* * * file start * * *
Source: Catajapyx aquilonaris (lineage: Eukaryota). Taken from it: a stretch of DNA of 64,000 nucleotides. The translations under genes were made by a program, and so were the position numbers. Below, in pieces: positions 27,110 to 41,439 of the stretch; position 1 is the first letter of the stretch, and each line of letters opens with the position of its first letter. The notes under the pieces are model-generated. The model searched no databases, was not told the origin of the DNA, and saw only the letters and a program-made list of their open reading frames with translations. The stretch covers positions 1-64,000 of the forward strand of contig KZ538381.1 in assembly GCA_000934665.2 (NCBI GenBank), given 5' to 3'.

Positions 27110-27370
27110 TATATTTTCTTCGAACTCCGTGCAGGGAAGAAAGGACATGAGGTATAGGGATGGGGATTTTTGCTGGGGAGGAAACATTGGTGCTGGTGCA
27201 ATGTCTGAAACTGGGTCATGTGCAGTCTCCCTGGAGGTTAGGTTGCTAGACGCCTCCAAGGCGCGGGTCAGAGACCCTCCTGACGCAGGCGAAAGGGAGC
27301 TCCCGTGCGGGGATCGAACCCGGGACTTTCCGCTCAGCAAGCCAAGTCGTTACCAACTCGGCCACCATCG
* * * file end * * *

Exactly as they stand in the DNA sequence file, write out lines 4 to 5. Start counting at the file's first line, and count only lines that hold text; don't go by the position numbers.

27201 ATGTCTGAAACTGGGTCATGTGCAGTCTCCCTGGAGGTTAGGTTGCTAGACGCCTCCAAGGCGCGGGTCAGAGACCCTCCTGACGCAGGCGAAAGGGAGC
27301 TCCCGTGCGGGGATCGAACCCGGGACTTTCCGCTCAGCAAGCCAAGTCGTTACCAACTCGGCCACCATCG